Education in the UAE is well funded and all Emirati children, whether male or female, have the option of free state-funded schooling regulated by the Ministry of Education. The Education 2020 strategy has improved standards significantly and created many new jobs in the sector. School is compulsory between the ages of 5 and 18, and is divided into three stages – elementary school for children aged 5 to 11, intermediate school for 12 to 15 year olds and secondary school for those aged 16 to 18. Younger children can attend kindergarten from the age of 3, while secondary school leavers may go on to university. State schools in the UAE are usually segregated by gender.
Most schools in the UAE run a three-term year, beginning in September and ending in July, although some private schools may operate a different timetable. School typically starts early in the morning and, depending on the age of the children, ends early- or mid-afternoon. Working parents should be aware that they may need to arrange childcare for a period after school.
With huge population growth and a much-improved education system, demand for university places in the UAE has jumped sharply over the past twenty years. Where previously there were just a handful of public universities, there are now around well over 70 higher education institutions offering courses. Admission to public universities is usually reserved for Emirati students, but the many private establishments in the UAE are happy to welcome foreign nationals. Several renowned universities from around the world have campuses in the UAE, including those based at the dedicated Knowledge Village education zone in Dubai.
The UAE government offers various funding options to help Emirati citizens pay for private university tuition, as well as providing free places at state universities, but there is little central support for foreign students. Tuition fees can also be very high for international students, so it is recommended that prospective candidates investigate funding options from their home country or contact their chosen UAE institution to find out about any grant or scholarship opportunities on offer.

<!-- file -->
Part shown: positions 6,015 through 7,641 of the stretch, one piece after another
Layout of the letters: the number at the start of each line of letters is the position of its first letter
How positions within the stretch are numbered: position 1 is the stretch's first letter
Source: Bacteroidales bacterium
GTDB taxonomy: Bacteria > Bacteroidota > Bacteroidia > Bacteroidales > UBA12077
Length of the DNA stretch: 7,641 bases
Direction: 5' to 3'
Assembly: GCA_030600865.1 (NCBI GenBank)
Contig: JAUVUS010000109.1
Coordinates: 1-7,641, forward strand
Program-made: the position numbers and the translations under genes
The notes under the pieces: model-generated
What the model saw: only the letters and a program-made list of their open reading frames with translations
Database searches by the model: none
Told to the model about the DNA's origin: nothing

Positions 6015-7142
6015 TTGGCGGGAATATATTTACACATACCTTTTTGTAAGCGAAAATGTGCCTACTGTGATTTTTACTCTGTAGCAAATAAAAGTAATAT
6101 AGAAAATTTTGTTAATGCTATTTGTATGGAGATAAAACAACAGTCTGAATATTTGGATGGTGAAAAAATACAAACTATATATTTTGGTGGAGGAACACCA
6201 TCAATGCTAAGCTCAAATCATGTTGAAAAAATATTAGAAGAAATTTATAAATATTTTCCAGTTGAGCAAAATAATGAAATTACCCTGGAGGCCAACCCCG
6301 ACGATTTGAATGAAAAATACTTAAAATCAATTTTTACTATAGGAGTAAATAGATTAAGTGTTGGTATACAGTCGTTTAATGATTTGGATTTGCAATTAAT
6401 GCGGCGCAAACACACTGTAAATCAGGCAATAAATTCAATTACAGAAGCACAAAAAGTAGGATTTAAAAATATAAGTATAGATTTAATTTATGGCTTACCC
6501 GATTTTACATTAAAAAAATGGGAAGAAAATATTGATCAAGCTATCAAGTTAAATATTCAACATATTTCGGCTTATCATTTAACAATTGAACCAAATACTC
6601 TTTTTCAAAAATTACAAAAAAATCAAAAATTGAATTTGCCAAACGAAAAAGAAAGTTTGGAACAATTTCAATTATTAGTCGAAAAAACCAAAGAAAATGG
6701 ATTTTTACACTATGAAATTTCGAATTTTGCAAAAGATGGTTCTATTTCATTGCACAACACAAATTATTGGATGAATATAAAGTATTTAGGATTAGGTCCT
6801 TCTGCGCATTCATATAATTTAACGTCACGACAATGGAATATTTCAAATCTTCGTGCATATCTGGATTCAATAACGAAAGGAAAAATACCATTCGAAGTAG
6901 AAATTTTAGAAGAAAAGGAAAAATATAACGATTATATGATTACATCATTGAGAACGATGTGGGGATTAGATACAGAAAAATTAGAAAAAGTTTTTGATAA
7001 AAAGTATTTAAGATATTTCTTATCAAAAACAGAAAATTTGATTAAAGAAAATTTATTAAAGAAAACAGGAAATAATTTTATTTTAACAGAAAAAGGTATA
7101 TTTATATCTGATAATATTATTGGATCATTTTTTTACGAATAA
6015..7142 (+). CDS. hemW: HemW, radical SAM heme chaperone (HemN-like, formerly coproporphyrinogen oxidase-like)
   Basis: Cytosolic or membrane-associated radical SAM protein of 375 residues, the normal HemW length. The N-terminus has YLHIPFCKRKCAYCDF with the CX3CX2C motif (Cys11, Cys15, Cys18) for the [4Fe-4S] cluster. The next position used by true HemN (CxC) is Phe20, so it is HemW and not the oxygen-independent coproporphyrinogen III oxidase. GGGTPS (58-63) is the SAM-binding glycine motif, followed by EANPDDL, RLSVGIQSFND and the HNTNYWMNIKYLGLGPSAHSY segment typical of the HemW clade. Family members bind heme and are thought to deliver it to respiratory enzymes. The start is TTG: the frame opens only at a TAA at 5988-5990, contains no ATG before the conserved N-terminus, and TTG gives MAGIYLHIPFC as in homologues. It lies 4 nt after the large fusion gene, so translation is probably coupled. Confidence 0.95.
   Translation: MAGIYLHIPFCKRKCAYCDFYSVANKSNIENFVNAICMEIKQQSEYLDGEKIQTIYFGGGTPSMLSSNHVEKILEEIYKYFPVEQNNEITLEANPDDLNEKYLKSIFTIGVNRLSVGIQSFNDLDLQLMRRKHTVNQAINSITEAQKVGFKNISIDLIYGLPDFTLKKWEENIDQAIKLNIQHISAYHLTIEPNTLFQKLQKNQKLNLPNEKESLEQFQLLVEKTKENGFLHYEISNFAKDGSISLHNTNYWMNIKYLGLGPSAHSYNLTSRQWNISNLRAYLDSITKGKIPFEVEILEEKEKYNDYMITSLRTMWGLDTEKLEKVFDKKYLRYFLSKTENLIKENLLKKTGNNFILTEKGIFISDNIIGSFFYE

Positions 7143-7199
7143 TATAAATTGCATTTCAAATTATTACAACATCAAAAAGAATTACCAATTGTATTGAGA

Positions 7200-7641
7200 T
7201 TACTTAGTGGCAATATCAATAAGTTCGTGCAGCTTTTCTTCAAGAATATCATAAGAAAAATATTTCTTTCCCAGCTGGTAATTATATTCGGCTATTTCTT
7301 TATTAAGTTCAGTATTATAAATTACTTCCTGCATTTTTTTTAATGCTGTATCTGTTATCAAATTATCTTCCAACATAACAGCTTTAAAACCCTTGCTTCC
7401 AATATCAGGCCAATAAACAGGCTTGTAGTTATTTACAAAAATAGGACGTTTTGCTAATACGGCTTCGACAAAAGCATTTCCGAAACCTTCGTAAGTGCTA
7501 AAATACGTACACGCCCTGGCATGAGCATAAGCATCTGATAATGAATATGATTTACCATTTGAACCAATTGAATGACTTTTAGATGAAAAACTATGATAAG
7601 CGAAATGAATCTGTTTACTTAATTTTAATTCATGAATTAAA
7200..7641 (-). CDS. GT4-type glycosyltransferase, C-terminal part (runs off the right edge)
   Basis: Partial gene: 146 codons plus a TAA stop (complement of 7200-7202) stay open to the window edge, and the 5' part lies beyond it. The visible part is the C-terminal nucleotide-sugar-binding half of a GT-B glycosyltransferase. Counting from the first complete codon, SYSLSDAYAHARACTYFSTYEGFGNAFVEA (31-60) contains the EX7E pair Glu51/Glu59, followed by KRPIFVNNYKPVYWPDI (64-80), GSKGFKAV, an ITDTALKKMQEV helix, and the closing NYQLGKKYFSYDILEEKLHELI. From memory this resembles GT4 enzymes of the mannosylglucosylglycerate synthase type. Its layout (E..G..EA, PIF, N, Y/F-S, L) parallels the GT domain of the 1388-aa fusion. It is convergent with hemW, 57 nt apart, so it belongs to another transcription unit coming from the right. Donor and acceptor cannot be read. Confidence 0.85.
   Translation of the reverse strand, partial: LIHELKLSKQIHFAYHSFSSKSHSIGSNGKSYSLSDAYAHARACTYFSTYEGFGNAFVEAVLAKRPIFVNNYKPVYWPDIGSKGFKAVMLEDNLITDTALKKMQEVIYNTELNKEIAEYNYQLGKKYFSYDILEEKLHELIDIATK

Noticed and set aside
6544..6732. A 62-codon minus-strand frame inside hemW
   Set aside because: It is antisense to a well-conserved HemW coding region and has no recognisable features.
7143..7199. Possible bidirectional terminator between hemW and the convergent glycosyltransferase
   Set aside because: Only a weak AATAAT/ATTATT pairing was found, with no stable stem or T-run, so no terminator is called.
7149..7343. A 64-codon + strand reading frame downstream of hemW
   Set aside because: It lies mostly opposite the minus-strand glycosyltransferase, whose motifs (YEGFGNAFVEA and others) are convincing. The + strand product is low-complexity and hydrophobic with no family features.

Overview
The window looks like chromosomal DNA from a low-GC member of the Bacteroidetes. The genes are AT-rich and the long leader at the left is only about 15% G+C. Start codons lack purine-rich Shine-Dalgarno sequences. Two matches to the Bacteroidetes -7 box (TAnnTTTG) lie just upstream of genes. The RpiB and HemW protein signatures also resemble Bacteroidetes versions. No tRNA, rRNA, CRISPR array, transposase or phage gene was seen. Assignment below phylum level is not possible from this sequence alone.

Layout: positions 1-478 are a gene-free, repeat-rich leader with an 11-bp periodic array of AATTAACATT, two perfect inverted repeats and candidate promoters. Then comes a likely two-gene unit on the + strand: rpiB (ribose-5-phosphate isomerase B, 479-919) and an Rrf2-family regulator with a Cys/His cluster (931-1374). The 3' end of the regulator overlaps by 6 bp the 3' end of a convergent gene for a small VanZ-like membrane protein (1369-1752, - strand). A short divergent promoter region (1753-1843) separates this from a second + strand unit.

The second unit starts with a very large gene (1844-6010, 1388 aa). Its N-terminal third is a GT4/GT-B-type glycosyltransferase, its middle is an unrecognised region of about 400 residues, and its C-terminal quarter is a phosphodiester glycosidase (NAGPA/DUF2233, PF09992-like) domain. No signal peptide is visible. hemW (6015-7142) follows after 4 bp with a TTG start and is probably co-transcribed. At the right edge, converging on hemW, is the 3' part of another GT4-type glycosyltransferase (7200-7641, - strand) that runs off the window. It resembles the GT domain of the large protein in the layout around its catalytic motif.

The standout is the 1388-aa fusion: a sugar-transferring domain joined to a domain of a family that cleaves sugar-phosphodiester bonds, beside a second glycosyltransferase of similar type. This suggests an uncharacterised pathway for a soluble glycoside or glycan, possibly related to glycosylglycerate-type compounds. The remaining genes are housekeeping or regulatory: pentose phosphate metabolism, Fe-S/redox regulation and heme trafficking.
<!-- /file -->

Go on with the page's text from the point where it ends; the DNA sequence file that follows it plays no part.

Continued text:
Because of the number of international universities in the UAE, course lengths and requirements vary hugely between institutions. Qualifications range from diplomas which take just a few weeks to complete, right the way through to undergraduate, postgraduate and doctoral courses lasting several years.
There are a number of research funds available to both Emiratis and foreign nationals in the UAE. For more information, contact the National Research Foundation or the Centre of Excellence for Applied Research and Training.
The children of foreign nationals are accepted at state-run schools, but unlike Emirati children they must pay for their education. Although the cost is usually less than attending international schools, many expats prefer to send their children to private establishments because state schools usually teach in Arabic only. International schools also offer a wider range of qualifications. To compare schools in the UAE, visit the School Finder website.
Over the last few years the UAE government has actively encouraged parents to place their children in kindergarten or preschool, believing it to be a vital part of children’s development. This has led to an increase in demand for places, so some popular private preschools now cost nearly as much as school and have long waiting lists. Like schools, kindergartens usually open in the mornings only, but more are now offering extra sessions for the children of working parents.
Although there are now foreign nationals living and working all over the UAE, the original expat growth areas were Abu Dhabi and Dubai, and these remain the most expensive places to live. The country’s low tax rates mean that the general cost of living is low, with day-to-day essentials such as food and clothing very reasonably priced. However, with space at a premium, accommodation is extremely expensive. Family costs such as schooling and childcare can also eat into the budget for foreign nationals, particularly in the largest cities.
Despite the relaxation of restrictions on foreign nationals buying property in the UAE, the laws surrounding purchase differ greatly between emirates and can be quite complex. The vast majority of the large expat community continue to rent, particularly given how difficult it can be to gain UAE citizenship for the long term. To rent a property you will need to provide proof of earnings and may have to pay estate agent fees. However, rental agreements in the UAE are usually quite favourable for the tenant as rents are capped and there are strict rules around evictions. If a landlord wishes to sell their property, they must give tenants notice of 12 months. A typical tenancy lasts for a year with rent paid monthly, but be aware that for shorter lets you may be required to pay the entire rent up front.